Storing and accessing data

I've talked about Nebula's implementation of RFI removal and scoring - in particular its use of R-trees to avoid O(N2) runtime. Now I'll back up and describe how Nebula stores and accesses data. This has a big impact on the performance of I/O-intensive back-end tasks.

File formats

Nebula stores signals in files, not in a database. There are two formats for signal records:

Memory-mapped files

Nebula makes heavy use of a Unix feature called "memory-mapped files", which lets you embed a file in the address space of a process. The contents of the file (typically an array of binary records) are not initially read from disk. Rather, when the program accesses the memory segment, a virtual-memory page fault occurs and the page is read from disk. This has the following benefits, especially when array accesses are non-sequential:


At various points the back-end code needs to get all the signals for which some attribute is within a given range - for example, the sky position is in a given pixel, or the time is in a particular hour. An index is a structure that lets this be done efficiently. Without an index we'd have to scan through the entire set of signals, which would take too long.

Directories as indices

In some cases Nebula uses Unix directories as indices. For example, to index spikes by time, we divide them into 62,000 files, one for each 0.1 day period since the start of SETI@home. To get the spikes in period number 1000, we read the file spike_1000.bin.

This is predicated on the fact that modern Unix filesystems implement directory lookups efficiently. When we open a file in a given directory, Unix doesn't scan sequentially through the directory to find it; it maintains its own internal index - a hash table - that lets it locate the file in a small, constant amount of time.

Because Unix directory lookup is efficient, we could keep all these little files in a single directory. However, doing "ls" in such a directory would take forever. So instead we divide the files into directory hierarchies in a way that limits the number of files per directory. For example, for the index on time for spikes we create a directory structure like this:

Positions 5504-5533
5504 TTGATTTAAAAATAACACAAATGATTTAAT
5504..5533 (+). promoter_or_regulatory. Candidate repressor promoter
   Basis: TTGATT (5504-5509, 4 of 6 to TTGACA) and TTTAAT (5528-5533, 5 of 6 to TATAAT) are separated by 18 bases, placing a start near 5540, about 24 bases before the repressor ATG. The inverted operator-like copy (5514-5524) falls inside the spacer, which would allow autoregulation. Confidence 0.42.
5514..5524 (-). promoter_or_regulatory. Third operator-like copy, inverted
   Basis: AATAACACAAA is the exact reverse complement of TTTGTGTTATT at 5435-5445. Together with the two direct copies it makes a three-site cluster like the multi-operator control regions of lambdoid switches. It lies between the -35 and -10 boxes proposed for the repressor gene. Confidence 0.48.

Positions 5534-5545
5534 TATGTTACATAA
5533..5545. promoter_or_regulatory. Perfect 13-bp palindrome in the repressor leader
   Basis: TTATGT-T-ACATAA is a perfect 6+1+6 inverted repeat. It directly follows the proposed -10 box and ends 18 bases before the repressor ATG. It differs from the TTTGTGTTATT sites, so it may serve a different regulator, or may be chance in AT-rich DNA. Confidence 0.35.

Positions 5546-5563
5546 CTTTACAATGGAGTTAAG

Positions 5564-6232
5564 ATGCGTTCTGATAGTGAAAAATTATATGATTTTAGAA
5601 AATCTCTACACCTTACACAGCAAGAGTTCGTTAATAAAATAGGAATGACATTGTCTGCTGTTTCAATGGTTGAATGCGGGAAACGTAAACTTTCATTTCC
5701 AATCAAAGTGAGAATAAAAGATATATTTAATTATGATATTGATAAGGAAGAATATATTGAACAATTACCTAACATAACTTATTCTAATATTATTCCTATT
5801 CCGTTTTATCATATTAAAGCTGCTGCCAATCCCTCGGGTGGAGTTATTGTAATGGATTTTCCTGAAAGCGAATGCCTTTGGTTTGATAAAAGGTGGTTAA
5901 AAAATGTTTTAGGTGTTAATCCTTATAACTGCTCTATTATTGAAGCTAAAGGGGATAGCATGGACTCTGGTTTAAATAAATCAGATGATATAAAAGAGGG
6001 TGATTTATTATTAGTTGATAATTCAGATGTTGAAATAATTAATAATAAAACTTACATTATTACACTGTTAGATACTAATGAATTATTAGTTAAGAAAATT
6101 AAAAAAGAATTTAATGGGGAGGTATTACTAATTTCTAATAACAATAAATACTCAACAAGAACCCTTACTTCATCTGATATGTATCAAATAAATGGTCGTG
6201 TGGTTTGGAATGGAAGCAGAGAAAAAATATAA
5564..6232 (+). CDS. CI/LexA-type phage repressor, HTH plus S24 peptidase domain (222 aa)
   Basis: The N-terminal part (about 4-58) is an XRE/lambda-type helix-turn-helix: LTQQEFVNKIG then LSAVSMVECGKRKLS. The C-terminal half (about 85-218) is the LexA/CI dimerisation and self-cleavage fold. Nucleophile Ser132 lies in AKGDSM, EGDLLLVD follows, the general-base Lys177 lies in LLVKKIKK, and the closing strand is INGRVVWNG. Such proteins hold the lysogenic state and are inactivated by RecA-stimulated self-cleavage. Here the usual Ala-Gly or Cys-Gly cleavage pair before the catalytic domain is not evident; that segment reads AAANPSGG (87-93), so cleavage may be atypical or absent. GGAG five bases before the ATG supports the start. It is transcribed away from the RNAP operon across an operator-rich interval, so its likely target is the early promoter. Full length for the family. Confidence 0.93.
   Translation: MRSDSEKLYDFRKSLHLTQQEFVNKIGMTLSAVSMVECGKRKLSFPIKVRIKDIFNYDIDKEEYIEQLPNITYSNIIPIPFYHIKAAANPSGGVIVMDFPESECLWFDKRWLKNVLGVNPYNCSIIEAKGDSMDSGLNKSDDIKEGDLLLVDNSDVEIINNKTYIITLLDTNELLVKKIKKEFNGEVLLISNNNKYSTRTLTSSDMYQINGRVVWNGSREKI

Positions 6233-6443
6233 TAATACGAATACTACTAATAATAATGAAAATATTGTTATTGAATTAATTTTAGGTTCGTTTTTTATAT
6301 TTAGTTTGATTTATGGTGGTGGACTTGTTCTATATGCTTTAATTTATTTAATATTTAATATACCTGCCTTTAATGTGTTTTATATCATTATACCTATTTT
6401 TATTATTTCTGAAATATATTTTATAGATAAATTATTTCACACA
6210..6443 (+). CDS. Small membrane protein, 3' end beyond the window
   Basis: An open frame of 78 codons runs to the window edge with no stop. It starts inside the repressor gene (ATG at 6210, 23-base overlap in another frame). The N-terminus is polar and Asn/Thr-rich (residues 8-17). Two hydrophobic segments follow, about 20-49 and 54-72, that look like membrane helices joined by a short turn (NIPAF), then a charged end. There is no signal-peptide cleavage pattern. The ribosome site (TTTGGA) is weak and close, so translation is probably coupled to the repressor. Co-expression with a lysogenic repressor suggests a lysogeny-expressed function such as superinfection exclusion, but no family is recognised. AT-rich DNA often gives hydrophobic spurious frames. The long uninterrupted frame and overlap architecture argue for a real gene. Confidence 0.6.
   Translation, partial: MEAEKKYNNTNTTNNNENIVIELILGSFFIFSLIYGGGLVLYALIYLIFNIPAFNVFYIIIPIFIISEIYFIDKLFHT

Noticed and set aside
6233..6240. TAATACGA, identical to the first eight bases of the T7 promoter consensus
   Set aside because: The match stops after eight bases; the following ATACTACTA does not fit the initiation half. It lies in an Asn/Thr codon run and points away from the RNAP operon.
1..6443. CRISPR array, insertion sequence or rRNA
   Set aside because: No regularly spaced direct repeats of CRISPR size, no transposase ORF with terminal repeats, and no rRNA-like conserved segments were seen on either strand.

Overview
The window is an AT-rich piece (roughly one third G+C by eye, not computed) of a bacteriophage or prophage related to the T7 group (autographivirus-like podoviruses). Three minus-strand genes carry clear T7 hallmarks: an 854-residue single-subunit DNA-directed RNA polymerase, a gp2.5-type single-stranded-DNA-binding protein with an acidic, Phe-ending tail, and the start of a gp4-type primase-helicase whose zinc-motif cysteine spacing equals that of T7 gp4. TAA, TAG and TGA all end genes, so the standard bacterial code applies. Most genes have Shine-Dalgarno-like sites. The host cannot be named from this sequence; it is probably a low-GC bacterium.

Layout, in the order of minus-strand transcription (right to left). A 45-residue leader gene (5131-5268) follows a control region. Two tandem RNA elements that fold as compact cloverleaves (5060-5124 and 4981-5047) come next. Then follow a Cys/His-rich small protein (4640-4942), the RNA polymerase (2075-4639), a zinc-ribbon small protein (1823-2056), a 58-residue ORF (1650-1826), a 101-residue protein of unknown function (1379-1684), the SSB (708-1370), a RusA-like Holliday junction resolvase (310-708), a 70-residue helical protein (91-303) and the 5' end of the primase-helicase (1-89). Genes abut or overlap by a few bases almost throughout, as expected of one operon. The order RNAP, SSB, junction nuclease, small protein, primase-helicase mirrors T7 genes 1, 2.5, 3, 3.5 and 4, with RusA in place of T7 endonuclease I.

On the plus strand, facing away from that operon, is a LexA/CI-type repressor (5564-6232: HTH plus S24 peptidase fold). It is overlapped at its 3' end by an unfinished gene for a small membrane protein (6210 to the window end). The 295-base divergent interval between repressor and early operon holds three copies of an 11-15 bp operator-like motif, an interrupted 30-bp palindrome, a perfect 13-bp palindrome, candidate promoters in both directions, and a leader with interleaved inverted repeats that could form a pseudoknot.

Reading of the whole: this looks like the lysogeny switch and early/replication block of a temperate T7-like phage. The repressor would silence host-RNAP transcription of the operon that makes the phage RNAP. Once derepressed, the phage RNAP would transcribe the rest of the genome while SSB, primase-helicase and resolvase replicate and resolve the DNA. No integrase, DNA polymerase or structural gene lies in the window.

The files are divided into 1024 directories; directory i contains the time periods p for which p mod 1024 = i. There are about 62,000 time periods, so each directory has about 62 files - a manageable number.

Index files

At first I used the above approach for pixel indexing as well as time. For each signal type, I divided the signals into about 16 million files, one per pixel, and stored this in 4096 directories.

To my surprise, I found that creating this hierarchy was much slower than I expected. As the directories got large, the time to create new files increased, and the whole thing was taking days instead of hours.

I never figured out the underlying problem; maybe my assumptions about Unix directories were wrong. Instead, I used a completely different approach for indexing by pixel. I store all the signals of a given type in a single binary file, ordered by pixel. In the process of creating this file, I also create a binary index file, which is essentially an array indexed by pixel number. Each entry consists of an offset into the signal file (i.e. where the signals in that pixel start) and a count (how many signals are in the pixel).

This works fine, and creating these files is extremely fast. Also, it's very simple to access the signals. A program can memory-map both the signal and the index file, and can treat them as arrays.

Next: Flattening the table hierarchy.

©2018 University of California
SETI@home and Astropulse are funded by grants from the National Science Foundation, NASA, and donations from SETI@home volunteers. AstroPulse is funded in part by the NSF through grant AST-0307956.